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Web-blocking fully underway in Norway

By | Published on Friday 15 July 2016

Web Block

Web-blocking is now fully up and running as an anti-piracy tactic in Norway, following a court ruling that orders internet service providers in the country to block their customers from accessing eight piracy websites.

Norway actually joined the web-block party with an initial ruling last year, the entertainment industry there having decided to try and secure injunctions forcing piracy blockades onto ISPs in 2014. It was the movie industry that requested eight more sites now be added to the block list, with the resulting injunction confirming this is now a readily available option for copyright owners in Norway seeking to limit access to piracy sites.

Welcoming the latest ruling, one of the lawyers representing the Motion Picture Association, Rune Ljøstad, told Torrentfreak: “Together, the decisions create a clear legal basis in Norway to block sites that make copyrighted works available to the public without permission”.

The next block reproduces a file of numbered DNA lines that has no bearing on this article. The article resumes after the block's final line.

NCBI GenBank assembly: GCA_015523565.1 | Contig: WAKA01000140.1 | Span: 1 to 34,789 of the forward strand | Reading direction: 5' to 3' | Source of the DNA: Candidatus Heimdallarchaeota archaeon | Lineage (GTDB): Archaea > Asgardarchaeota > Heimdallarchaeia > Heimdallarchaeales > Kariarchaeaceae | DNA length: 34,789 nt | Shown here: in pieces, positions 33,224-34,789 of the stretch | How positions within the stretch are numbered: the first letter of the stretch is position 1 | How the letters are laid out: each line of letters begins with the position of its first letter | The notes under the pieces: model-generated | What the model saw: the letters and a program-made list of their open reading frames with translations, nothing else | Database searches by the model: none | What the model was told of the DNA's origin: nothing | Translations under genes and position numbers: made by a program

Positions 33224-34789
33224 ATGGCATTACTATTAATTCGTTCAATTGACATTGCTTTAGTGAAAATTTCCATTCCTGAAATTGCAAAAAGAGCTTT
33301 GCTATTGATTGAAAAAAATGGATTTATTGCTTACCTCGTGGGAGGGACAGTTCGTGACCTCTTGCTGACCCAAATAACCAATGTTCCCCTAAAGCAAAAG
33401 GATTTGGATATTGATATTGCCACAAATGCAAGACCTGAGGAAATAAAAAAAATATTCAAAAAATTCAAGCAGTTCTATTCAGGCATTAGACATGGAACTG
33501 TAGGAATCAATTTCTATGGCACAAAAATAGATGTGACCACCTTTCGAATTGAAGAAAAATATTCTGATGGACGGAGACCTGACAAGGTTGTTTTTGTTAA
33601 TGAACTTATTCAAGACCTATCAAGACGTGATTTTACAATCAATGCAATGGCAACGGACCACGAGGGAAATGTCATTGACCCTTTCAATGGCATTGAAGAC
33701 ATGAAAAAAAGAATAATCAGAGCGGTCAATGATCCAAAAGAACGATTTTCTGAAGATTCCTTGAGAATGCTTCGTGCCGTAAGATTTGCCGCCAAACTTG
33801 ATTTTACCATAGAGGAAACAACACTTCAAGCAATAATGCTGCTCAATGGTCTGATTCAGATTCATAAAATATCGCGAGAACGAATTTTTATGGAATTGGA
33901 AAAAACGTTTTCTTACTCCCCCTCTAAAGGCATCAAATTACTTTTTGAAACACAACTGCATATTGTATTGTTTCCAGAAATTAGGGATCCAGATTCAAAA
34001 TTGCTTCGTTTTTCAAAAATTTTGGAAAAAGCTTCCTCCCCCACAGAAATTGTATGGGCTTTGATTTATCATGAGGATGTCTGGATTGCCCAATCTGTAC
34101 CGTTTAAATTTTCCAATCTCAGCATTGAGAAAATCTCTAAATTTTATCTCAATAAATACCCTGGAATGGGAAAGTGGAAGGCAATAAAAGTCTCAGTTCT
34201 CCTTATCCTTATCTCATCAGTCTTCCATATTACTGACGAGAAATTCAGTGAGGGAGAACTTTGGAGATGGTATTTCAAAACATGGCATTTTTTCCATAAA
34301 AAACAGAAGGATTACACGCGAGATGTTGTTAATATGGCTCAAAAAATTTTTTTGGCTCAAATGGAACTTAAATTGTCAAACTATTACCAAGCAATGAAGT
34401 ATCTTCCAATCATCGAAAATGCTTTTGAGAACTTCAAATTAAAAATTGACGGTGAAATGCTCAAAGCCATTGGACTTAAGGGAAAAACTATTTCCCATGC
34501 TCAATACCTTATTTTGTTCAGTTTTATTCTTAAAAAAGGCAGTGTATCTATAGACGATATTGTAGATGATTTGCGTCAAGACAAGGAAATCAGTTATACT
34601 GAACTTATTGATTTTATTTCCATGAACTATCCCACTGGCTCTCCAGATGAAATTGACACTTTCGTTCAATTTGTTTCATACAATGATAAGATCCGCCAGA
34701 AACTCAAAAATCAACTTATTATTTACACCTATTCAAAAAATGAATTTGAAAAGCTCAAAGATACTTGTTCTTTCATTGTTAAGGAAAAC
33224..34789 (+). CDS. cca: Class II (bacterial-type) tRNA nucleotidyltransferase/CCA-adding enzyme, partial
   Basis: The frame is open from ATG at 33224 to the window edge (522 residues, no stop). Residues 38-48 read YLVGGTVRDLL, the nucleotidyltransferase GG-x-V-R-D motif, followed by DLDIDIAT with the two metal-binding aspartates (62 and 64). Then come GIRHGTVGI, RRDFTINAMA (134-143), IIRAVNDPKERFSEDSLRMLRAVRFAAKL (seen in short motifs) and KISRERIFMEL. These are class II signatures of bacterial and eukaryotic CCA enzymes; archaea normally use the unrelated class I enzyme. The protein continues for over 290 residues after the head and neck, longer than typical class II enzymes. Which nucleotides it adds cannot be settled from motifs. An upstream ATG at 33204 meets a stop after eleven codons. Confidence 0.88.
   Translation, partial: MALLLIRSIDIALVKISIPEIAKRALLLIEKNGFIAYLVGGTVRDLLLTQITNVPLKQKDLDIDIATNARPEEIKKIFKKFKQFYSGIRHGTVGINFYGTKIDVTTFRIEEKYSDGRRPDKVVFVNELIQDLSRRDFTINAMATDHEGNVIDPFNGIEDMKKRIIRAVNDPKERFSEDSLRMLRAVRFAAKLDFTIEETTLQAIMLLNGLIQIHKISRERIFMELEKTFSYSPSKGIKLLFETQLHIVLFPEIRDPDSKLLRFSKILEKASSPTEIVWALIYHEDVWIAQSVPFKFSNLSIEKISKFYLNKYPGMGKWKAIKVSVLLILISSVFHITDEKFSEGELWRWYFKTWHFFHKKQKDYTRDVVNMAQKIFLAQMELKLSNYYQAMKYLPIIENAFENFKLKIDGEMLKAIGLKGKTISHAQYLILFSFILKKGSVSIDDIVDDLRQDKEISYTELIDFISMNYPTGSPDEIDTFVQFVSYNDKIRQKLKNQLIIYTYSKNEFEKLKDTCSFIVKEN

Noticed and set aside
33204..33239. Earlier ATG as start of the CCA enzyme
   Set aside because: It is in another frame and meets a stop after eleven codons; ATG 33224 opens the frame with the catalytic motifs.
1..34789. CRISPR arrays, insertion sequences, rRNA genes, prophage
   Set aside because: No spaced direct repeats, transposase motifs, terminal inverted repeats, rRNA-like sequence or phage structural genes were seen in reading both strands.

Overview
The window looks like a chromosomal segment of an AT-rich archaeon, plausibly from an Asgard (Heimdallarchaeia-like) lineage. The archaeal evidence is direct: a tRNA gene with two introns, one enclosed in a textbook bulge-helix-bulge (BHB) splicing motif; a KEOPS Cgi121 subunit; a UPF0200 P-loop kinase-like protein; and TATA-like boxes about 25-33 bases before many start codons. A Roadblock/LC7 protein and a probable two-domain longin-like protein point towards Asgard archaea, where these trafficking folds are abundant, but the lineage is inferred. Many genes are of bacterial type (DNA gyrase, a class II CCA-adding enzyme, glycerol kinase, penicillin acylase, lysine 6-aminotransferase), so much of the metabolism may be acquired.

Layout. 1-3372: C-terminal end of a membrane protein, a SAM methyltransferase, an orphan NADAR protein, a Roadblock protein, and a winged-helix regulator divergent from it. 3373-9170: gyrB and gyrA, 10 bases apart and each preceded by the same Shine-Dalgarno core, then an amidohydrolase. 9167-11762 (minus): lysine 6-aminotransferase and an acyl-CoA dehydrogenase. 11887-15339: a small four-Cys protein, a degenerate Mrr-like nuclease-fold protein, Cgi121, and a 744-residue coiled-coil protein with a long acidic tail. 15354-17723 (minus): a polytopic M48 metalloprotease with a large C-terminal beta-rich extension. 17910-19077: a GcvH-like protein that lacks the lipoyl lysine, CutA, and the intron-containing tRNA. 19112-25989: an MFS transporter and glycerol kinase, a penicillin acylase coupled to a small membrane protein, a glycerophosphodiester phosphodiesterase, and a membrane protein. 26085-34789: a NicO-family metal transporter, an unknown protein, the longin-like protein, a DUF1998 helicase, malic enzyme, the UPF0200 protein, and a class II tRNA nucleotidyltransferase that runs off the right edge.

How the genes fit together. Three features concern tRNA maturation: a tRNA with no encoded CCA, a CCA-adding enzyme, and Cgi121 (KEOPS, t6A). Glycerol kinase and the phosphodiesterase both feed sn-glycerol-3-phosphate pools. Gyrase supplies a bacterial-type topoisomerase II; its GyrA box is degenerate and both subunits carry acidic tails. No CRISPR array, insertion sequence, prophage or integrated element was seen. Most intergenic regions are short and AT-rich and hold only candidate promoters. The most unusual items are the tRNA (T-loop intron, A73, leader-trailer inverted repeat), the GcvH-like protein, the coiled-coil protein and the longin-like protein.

As previously reported, in most countries, when web-blocking is first proposed, there is a negative reaction to the move, either by the ISPs themselves or by lobbying or political groups like The Pirate Party. Some point out that it is relatively easy for people to circumvent the blockades, while some raise other concerns. Though once a few web-blocks are in place, the anti-piracy tactic tends to become less controversial.

Though the Norwegian Pirate Party has nevertheless hit out at the latest web-blocks in its country, falling back on that common if not entirely convincing practice of equating copyright protection with censorship.

“I’m afraid that blocking sites will have a domino effect”, Torrentfreak quotes local Pirate Party leader Tale Haukbjørk Østrådal as saying. “If we block copyright infringement now, what will be the next thing our society accepts to block? The path from blocking torrent sites to censorship is short, and I do not wish to go down that path”.